Klang is the city’s newest advocate of contemporary music. Founded by the young husband-and-wife team of James and Fiona Boznos–the only core members right now–it debuted in an enticing chamber potpourri. This time around the Boznoses are aiming higher: they’ve recruited some of the top-notch local freelance instrumentalists–whom James Boznos has befriended in his gigs as a timpanist with area orchestras–and they’ve snared the ever-busy Chicago Symphony Orchestra clarinet ace John Bruce Yeh to do a couple of solo turns. The hefty program tilts in favor of the postwar avant-garde; all the composers featured are well-known. Luciano Berio’s Sequenze IX and Elliott Carter’s Gra are on it, both virtuosic signature pieces of Yeh. A transcription of the “Evening Sound” aria from Philip Glass’s minimalist opera Satyagraha gives Fiona Boznos, a well-regarded pianist, a chance to strut her stuff. Jonathan Harvey’s Mortuous Plango, Vivos Voco, a skillful assemblage of computer-processed sounds, is one of those “concrete music” experiments favored by Pierre Boulez disciples. Much more fascinating examples of what cutting-edge Europe was like two decades ago are Gyorgy Ligeti’s intricately textured Chamber Concerto for 13 Instrumentalists (1970) and the rhythmically rich Carmen Arcadiae Mechanicae Perpetuum (1977) by the British composer Harrison Birtwistle. James Boznos, who’s studied conducting with Gunther Schuller, is in charge of the ad hoc chamber ensemble. Wednesday, 8 PM, Pick-Staiger Concert Hall, Northwestern University, 1977 South Campus Dr., Evanston; 847-467-4000. TED SHEN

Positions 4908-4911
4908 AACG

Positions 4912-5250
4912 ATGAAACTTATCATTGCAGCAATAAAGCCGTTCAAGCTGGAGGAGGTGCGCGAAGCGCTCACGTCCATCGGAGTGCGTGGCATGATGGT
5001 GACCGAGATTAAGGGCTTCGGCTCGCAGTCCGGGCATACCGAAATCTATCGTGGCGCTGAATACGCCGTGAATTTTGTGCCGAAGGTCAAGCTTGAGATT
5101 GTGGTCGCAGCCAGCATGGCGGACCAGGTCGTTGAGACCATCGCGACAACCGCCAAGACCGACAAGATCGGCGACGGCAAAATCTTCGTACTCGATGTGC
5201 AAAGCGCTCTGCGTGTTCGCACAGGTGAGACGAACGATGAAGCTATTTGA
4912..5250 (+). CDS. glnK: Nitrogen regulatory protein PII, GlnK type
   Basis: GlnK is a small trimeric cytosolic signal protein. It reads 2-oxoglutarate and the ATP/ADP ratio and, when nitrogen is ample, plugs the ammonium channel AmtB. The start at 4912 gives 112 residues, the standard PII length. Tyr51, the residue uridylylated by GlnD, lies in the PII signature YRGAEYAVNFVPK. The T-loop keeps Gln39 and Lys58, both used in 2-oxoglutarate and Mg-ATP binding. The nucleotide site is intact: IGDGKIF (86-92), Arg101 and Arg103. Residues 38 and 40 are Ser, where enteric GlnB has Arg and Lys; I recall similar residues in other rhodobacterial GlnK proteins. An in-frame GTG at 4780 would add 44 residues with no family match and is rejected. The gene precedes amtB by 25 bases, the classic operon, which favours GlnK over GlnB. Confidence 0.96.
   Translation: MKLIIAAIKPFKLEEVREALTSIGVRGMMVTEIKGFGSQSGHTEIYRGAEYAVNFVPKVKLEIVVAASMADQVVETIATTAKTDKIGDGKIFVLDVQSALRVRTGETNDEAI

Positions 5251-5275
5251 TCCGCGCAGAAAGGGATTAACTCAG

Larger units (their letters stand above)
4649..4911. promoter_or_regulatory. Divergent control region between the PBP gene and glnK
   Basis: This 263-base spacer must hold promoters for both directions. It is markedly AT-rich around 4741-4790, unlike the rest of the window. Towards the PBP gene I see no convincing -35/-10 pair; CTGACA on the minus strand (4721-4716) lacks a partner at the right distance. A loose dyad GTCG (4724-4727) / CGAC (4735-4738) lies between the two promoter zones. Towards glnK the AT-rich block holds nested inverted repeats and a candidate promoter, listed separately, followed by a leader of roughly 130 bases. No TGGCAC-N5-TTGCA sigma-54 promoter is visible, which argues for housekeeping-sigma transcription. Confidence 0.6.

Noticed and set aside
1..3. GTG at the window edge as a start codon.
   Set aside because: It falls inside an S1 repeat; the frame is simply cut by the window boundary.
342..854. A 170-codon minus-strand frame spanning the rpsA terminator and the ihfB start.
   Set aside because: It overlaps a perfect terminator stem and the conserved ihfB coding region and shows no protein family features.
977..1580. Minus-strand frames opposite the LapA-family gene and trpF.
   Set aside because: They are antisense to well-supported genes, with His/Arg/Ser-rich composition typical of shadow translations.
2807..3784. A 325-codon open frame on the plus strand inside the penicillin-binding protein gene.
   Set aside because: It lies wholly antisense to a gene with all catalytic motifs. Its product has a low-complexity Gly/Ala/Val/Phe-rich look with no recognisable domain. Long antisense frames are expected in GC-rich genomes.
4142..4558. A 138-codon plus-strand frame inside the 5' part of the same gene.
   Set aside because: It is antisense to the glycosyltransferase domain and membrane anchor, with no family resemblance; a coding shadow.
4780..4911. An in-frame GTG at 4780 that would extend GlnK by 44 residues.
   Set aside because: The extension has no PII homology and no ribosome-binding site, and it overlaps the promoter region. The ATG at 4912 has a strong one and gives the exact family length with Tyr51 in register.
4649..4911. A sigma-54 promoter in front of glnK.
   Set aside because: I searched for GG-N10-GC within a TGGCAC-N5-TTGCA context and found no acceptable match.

Art accompanying story in printed newspaper (not available in this archive): photo/Karen A. Peters.